The action, as the paper pointed out, however, carries considerable risks: of American casualties; of mistakenly attacking the wrong people (like the unfortunate Canadians); of being misled by faulty intelligence (as happened in Khost on December 21 and near Qandahar on January 24); and of inflaming local hostility to foreigners on Afghan soil. This is already happening with the Northern Alliance, whose members are becoming increasingly restless about the Americans’ overstay.
Similarly, the British are not amused at their commandos being used while the US’s 10th Mountain Division claims that it has “no experience” of fighting in the mountains! So much for America’s military prowess. The US obviously prefers that British rather than American soldiers be killed in the mountains of Afghanistan. But as the operations drag on, they are bound to cause both more American and more allied casualties; they will also draw in people from Pakistan’s tribal belt, where ethnic Pashtuns live on both sides of the border.
The Afghan scenario is further complicated by rivalries not only between the majority Pashtuns and the minority Tajiks but also between Tajik and Uzbek members of the ruling Northern Alliance. For three days (April 29 to May 2), forces loyal to deputy defence minister General Abdul-Rashid Dostum (an Uzbek) fought fierce battles with those loyal to General Atta Mohammad, a Tajik and an ally of defence minister general Fahim.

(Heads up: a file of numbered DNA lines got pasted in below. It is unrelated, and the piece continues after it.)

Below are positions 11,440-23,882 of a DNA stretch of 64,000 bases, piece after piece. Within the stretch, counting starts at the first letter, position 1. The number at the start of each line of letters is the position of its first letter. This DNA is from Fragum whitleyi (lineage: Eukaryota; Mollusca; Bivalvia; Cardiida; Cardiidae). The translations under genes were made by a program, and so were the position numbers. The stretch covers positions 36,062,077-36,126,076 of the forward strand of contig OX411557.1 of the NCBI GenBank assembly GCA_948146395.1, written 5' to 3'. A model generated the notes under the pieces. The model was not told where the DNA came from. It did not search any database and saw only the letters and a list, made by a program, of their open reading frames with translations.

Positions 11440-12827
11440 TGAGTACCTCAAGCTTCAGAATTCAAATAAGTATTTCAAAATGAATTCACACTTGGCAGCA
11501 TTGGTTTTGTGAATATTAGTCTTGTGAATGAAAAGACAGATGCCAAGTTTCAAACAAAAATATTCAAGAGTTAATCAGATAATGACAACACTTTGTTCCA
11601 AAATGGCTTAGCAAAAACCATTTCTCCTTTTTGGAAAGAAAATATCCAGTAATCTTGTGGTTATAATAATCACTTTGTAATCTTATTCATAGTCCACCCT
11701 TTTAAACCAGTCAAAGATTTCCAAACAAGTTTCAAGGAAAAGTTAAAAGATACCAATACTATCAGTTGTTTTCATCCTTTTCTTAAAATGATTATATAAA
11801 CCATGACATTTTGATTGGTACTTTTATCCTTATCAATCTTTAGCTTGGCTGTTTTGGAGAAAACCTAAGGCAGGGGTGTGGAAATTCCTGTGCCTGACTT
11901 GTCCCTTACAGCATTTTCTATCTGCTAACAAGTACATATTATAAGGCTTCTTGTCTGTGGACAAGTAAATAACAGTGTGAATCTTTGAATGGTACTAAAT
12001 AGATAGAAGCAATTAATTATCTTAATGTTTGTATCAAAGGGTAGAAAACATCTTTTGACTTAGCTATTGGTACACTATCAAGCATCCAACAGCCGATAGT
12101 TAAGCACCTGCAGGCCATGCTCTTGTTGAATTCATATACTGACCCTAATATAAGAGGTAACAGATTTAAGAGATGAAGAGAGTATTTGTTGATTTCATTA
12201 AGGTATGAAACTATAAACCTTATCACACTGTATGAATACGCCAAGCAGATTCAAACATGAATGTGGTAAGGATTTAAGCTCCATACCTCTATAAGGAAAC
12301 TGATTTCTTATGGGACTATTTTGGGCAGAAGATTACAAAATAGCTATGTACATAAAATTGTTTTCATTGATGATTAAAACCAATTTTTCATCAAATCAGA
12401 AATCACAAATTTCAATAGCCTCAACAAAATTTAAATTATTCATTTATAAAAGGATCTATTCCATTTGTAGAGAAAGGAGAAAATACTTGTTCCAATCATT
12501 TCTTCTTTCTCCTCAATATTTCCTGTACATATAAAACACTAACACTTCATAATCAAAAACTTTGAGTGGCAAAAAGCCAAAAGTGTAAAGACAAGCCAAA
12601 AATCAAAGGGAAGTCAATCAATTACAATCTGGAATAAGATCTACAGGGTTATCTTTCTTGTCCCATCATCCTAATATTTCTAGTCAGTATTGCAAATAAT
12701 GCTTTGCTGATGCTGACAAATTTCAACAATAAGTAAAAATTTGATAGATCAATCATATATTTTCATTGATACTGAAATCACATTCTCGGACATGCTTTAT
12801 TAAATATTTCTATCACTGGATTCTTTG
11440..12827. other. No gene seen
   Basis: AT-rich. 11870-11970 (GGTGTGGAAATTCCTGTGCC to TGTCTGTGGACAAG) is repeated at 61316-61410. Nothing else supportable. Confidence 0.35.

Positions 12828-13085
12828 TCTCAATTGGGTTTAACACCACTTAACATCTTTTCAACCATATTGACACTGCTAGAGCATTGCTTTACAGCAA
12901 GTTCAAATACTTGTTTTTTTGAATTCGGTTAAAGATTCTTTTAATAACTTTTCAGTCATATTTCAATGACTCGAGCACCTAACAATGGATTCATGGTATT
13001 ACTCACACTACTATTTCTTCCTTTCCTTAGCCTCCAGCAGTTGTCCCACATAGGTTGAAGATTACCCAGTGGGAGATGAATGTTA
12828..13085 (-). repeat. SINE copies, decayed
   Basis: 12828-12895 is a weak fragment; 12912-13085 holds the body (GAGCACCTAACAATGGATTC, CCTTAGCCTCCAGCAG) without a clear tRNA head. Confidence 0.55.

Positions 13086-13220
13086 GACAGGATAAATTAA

The UN brokered an uneasy ceasefire after at least 20 people were reported killed, but both sides have been arming their supporters for more showdowns. Similarly, there is complete lawlessness in the country outside Kabul city limits. In such an environment, it is highly unlikely that the Loya Jirga will be convened in June as stipulated in the Bonn Agreement; even if it is, it will be able to achieve little in these circumstances. Various players are jockeying for positions that are bound to result in more firefights. Afghans settle such matters not at the negotiating table but with their guns.
This is bound to embroil foreign troops in more local conflicts, making it more difficult for them to extricate themselves from the Afghan imbroglio. Foreigners are beginning to discover that the Afghans cannot be relied upon; that even the “friendly” ones can suddenly turn nasty. Americans and their allies are likely to get many such surprises if they decide to hang around much longer.